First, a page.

Halifax parking lot ‘blight’ to be turned into affordable housing

A large parking lot that’s become a canvas for graffiti in Halifax’s North End is being converted into a pair of low-rise buildings that will provide 57 affordable apartment units.

But it will take two years or longer before people can move in, according to the housing co-op that acquired the land from the federal government through a national housing initiative.

The project will be constructed in an underutilized parking lot on Maitland Street near Portland Place, and it’s expected that ground breaking will begin in early 2022 with occupancy about 12 to 18 months later, said Karen Brodeur, president of Compass Nova Scotia Co-operative Homes. She participated in a virtual news conference with Halifax MP Andy Fillmore on Thursday.

Dubbed the North-End Neighbourhood Development, the property is located behind a bakery, a restaurant and a pub on Gottingen Street, and across the street from townhouses. The project will build two six-storey apartment buildings with one-, two- and three-bedroom units.

“This will mean that the development is accessible to a huge range of household types, something that we desperately need in the HRM,” said Brodeur.

The parking lot is a popular spot for graffiti artists. (Dave Laughlin/CBC)

The federal government is providing Compass with $1.5 million in funding through the National Housing Strategy Federal Lands Initiative to purchase the property, while the Nova Scotia government is committing $3 million toward the development. The city also provided rebates on some fees to help move the project forward.

Fillmore praised the project for turning the usually empty parking lot that’s “kind of a blight” in the neighbourhood into homes.

Jim Graham, executive director of the Affordable Housing Association of Nova Scotia, welcomed the announcement, but said it’s not a silver bullet to fix the city’s affordable housing crunch.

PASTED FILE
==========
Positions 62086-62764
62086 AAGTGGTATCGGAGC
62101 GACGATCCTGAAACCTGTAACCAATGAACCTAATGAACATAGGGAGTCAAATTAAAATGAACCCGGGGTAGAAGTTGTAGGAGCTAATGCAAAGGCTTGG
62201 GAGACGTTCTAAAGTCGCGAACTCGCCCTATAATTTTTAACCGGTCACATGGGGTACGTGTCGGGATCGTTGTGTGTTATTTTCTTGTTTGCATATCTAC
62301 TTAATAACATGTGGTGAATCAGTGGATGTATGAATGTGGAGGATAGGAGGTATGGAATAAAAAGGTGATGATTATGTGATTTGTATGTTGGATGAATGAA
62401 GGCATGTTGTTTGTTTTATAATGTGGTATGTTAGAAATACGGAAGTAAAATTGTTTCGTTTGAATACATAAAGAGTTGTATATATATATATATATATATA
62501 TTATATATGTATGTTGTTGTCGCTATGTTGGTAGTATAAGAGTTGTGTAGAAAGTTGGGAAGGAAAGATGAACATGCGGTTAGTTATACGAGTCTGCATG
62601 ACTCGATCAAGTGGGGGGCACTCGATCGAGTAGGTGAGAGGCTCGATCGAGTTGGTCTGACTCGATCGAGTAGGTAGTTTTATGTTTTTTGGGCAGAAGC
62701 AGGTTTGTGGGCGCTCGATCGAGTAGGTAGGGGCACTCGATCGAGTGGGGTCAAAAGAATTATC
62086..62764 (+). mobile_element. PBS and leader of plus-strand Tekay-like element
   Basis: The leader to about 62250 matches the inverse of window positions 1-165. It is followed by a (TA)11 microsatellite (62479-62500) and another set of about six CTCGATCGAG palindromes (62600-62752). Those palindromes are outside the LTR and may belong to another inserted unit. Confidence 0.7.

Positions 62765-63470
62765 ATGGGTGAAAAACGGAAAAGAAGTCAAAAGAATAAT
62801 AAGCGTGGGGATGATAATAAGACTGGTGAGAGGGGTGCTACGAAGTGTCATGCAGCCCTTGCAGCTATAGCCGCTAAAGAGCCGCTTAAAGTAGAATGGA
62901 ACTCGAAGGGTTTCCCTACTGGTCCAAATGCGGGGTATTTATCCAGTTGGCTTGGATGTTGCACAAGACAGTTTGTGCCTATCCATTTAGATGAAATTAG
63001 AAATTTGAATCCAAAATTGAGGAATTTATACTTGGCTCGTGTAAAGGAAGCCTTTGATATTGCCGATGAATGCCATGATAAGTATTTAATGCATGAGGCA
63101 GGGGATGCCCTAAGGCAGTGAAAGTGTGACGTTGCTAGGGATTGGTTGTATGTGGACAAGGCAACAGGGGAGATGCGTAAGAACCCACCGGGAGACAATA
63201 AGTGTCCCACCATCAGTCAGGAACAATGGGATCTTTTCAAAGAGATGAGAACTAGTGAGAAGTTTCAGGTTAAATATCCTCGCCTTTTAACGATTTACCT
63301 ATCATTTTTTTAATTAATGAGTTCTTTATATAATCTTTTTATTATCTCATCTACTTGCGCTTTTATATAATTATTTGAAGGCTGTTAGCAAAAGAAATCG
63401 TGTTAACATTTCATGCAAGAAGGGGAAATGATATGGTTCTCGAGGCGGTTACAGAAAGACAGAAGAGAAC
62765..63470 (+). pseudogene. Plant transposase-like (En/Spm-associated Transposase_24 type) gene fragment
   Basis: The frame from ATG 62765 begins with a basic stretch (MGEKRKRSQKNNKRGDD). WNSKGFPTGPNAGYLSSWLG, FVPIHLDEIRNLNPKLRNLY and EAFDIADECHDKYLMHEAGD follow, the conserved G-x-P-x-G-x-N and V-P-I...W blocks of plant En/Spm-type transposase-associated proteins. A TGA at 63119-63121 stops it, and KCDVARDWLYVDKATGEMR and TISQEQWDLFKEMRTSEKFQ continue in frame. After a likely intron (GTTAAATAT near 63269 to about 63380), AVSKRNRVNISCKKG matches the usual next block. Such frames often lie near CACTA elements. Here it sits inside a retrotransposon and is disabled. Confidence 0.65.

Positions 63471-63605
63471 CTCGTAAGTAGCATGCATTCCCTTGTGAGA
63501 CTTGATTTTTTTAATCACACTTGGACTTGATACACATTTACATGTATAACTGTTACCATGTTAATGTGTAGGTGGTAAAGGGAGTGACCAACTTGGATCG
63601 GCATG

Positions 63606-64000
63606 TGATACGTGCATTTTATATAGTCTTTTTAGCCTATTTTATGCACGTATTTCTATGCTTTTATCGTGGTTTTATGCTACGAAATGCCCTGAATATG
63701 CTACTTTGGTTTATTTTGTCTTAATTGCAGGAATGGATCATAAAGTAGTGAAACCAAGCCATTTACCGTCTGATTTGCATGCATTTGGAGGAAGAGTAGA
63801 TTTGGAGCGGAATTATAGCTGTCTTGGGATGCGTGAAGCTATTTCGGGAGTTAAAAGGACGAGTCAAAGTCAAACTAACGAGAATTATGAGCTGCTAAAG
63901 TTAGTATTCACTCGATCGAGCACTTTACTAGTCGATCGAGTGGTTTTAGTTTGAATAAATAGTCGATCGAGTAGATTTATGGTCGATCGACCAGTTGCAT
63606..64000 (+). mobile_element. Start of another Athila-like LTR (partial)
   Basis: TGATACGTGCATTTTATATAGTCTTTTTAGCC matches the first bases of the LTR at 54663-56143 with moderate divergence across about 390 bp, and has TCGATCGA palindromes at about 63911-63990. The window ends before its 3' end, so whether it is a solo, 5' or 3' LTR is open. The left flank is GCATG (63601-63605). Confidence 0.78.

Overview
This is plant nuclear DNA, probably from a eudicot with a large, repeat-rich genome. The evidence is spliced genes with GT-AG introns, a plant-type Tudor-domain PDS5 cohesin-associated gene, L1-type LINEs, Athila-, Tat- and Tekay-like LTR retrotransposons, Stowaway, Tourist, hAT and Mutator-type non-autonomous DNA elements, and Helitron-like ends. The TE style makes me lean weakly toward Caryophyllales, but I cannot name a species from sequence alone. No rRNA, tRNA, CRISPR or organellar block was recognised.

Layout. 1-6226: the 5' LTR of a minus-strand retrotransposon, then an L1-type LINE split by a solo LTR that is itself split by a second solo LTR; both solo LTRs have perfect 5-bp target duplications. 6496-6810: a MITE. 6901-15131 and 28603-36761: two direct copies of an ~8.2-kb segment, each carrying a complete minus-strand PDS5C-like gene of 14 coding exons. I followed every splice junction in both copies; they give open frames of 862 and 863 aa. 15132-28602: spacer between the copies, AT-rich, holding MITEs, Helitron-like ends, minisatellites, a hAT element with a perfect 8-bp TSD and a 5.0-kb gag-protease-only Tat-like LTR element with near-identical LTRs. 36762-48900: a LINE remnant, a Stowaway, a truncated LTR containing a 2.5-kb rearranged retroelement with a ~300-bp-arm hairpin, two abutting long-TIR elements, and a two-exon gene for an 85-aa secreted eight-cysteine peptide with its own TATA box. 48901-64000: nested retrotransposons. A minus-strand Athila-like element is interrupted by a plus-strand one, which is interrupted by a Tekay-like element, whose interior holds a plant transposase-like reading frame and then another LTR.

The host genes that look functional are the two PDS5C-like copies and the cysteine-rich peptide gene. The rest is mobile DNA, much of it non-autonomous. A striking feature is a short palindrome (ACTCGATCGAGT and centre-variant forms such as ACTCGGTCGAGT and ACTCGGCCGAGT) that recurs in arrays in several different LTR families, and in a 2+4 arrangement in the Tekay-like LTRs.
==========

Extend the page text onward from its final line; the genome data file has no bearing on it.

“Every little bit helps, it’s just a shame that things take as long as they do,” he said, citing the challenges of navigating federal, provincial and municipal agencies to make affordable housing proposals a reality.

He added the 57 units will barely make a dent in the demand for affordable housing. Graham said some European cities have achieved a balanced housing market in which 12 to 15 per cent or more of rentals are non-profit compared to market-priced units. In Halifax, non-profit rentals are running at about two per cent of the overall rental housing stock, he said.

Graham is the executive director of the Affordable Housing Association of Nova Scotia. The non-profit’s website says ‘decent, affordable and sustainable housing is a basic human right and the first step toward personal, social, economic and cultural well-being and empowerment.’ (Jim Graham)

“It’s very small. So there’s a long hill to climb here,” said Graham. 

He said the city’s affordable housing supply is low because successive provincial governments haven’t built a public housing project since the 90s.

This project is being developed under a housing co-operative model, in which residents are members of the co-op and vote on decisions.

Brodeur said Compass wishes to draw upon the co-operative’s values of “sustainability, inclusion and collaboration” from the project’s construction right through to occupancy.

She said individual housing charges have not been determined, but Compass is “committed to maintaining average rents at 75 per cent of the median market rent for the area and time.”

Currently, the median monthly rent for a one-bedroom apartment in north-end Halifax is $1,100, a two-bedroom is $1,195 and a three-bedroom is $1,200.

Under its lands initiative, Ottawa will spend $200 million over 10 years to offload surplus federal properties at discounted or no-cost rates to encourage development of affordable, sustainable, accessible and socially inclusive housing.

The parking lot is surrounded by a new development and townhouses. (Dave Laughlin/CBC)

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